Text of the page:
On the East Coast, you are known for a singular curatorial practice that fosters collaboration between artists, dealers and collectors. Will you continue this approach in LA?

Venus has worked hard to establish itself as an interesting alternative to the more traditional gallery format, and we’ve put on curated shows that have gained traction for Jack Goldstein, Raymond Pettibon, as well as the innovative “Calder Shadows” show. Our current exhibition is all from a private collection of great Peter Saul paintings from the ’60s and ’70s, works that haven’t been seen in fifty years. I’m very excited about it. In LA the plan is to do a strictly primary program. I love to be involved with artists and do original shows. Plus, the two spaces allow us to have more variety in our program.

You’ve already announced shows with Dan Colen, Dan McCarthy, Elaine Cameron-Weir, Marianne Vitale and Gelatin for this year. Will you focus more on primary works and young artists?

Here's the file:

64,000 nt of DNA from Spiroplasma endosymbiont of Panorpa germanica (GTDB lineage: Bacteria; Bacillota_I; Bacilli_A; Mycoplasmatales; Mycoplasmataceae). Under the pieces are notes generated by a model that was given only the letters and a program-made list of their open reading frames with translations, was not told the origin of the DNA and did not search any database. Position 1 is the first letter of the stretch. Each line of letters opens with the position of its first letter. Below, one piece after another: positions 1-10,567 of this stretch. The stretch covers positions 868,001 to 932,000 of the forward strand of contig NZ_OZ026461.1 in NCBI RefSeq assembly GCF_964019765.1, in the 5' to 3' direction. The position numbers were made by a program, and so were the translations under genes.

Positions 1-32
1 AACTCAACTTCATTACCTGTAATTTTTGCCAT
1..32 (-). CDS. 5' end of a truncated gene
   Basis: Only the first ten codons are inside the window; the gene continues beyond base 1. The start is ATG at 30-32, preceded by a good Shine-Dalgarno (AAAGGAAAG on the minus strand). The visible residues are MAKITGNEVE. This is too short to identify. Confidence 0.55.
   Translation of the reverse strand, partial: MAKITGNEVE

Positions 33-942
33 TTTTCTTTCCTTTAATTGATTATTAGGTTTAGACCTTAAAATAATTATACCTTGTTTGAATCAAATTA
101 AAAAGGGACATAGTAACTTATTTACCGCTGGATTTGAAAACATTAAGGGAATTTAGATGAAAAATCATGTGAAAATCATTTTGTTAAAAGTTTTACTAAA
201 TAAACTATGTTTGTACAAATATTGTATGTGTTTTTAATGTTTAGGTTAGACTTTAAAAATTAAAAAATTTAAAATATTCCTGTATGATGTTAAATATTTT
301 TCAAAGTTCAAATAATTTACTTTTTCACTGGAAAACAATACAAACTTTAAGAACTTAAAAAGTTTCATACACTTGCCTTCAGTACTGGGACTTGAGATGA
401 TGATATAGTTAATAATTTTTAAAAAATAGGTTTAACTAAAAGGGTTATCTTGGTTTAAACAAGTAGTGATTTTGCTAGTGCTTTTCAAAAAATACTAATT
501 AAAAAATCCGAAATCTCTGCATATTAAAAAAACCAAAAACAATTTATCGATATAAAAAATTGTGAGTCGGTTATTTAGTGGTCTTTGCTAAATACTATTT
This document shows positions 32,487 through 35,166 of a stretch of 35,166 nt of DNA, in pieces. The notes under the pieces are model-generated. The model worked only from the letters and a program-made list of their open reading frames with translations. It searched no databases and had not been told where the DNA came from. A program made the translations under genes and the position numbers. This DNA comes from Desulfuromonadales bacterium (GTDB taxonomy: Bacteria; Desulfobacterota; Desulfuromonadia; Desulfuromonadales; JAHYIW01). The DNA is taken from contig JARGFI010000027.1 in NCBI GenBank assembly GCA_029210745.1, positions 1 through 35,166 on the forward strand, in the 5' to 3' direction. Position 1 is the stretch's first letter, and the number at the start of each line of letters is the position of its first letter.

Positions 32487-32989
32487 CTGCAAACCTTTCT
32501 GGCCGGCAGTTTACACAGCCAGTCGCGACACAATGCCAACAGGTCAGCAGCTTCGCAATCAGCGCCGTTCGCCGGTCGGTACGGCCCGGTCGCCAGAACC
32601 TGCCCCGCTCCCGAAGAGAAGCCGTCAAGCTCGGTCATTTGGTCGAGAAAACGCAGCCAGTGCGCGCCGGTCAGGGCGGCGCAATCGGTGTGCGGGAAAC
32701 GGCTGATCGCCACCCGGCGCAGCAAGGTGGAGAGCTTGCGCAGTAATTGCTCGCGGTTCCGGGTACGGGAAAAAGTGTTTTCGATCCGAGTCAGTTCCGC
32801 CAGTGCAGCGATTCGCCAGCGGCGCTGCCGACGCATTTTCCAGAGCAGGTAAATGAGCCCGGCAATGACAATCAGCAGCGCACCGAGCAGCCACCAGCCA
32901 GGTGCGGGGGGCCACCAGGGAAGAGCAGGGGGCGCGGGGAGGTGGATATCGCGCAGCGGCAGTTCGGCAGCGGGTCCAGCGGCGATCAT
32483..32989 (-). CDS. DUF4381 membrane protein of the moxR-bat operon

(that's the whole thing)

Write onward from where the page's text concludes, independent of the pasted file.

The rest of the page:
Yes. For now we are only showing all new work, mainly from younger artists who want to take advantage of LA’s characteristic light and space. There are a lot of NY and European artists who will be excited by our space, so the program should be great.

Was downtown LA the obvious place to open a new space or did you consider other areas as well?

We looked everywhere, at all our options, and none made sense for Venus except for downtown, which is the perfect place. We simply have two big old warehouses, the type they do film shoots in. They are beautiful and amazing, better than almost anything you could have in NY. DTLA is a bit of a destination, but so is everything in LA. There’s good energy there too — I think the timing is just right.

by Patrick Steffen

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Arena /

Anton Belov on the Garage Museum / Moscow

Designed by Rem Koolhaas’s OMA, the new Garage Museum of Contemporary Art will open in June 2015. Flash Art spoke with museum director Anton Belov about the role of the Garage in contemporary Russia’s cultural landscape.

How do you become an influential contemporary art center in a city like Moscow?